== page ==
St. Pancras Renaissance London Hotel

February 28, 2012
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The name belongs to a small girl huddled in the corner of a lobby. The room is crowded and noisy, full of men in top hats, and women in beautiful long dresses with expensive jewelry. The girl, Ariana, belongs to none of these people; she is too homely and dirty and a few complain about such a child being in the same room with them. The fancy women pamper their dogs with treats and complements, the men gamble about who will win this or that, but no one looks at Ariana, save a few who whisper nasty remarks about the poor girl. She is young, ten maybe, with long dark hair and pale skin. There is an air about her that shouts stay away, and most do. She is wearing an old filthy black coat with a pair of black boots which are far too big. Her white legs are bare and shivering. She might be beautiful if one was to wash the grime away, but no one has bothered with the child. She has nothing but one old small suitcase which cannot hold much, and a doll. The doll is precious, fragile porcelain, but it is worn. One can hardly make out the facial features, but the eyes are still haunting blue, frightening against the dirty face. As Ariana looks up the few whispering women who were glancing at her turn away quickly, embarrassed. But then they ask themselves why should such a child make me turn away in embarrassment from staring? And they turn right back around. The small girl stares at them with cool blue eyes as if to say look away; I dare you. So no one looks away for some time. It is a contest now, and the winner is Ariana. The women scoff and huff and turn back to their “doggies”. The girl stares at one small white dog who is sitting obediently next to his master’s long gold dress, she fixes her glare on its pink collar and suddenly the dog gives a spasm of terror as it begins to bark, it falls down dead, a small trickle of blood flows from its neck.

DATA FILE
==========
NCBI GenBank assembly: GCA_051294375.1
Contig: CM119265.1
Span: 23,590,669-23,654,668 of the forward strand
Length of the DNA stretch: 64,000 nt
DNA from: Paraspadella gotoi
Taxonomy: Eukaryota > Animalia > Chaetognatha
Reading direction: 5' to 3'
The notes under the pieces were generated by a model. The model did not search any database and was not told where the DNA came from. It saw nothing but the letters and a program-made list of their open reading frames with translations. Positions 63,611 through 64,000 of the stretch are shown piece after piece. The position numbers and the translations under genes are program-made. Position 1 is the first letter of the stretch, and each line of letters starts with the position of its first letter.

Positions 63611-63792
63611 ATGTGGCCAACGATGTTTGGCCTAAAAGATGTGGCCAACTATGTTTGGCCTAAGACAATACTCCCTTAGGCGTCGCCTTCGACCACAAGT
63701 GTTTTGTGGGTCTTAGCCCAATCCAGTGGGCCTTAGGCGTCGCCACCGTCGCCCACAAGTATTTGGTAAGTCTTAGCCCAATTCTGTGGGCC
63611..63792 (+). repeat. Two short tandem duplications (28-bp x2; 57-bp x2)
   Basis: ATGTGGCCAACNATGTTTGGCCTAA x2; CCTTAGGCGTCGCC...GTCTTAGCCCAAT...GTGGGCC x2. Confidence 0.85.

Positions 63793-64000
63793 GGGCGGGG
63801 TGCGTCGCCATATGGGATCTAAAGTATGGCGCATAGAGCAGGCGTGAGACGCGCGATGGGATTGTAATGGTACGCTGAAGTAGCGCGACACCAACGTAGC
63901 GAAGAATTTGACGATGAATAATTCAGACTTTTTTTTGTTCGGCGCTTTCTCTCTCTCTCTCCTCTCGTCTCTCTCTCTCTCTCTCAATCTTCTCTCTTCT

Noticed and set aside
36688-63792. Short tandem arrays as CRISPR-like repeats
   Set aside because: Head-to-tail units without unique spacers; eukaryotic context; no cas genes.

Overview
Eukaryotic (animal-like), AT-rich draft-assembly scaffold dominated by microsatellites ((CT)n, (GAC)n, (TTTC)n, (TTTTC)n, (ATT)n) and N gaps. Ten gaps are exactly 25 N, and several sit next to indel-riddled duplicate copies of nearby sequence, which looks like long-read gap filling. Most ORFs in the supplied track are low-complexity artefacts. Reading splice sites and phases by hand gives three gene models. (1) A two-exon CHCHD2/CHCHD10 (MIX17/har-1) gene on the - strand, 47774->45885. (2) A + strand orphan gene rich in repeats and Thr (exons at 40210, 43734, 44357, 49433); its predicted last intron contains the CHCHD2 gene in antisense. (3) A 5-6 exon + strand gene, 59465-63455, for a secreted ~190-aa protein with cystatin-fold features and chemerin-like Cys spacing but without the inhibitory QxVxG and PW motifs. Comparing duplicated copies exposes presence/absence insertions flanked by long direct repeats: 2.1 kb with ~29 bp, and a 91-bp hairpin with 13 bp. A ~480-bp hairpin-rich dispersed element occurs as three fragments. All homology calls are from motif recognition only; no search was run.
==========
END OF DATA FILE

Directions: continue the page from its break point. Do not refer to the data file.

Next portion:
In the rush of commotion following the incident no one notices a small girl in an old, oversized coat leaving the lobby. As she leaves she stares at a man lurking in the alleyway, “done.” She says, her voice sounds as if it hasn’t been used in over a hundred years, it is very haunting, and even more so is the incident in which the reporter Henry Bowen will be writing about the very next day in The London Times.

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Anni45 said...
Mar. 21, 2012 at 7:19 pm
wow . . . kinda creepy, but really good. 
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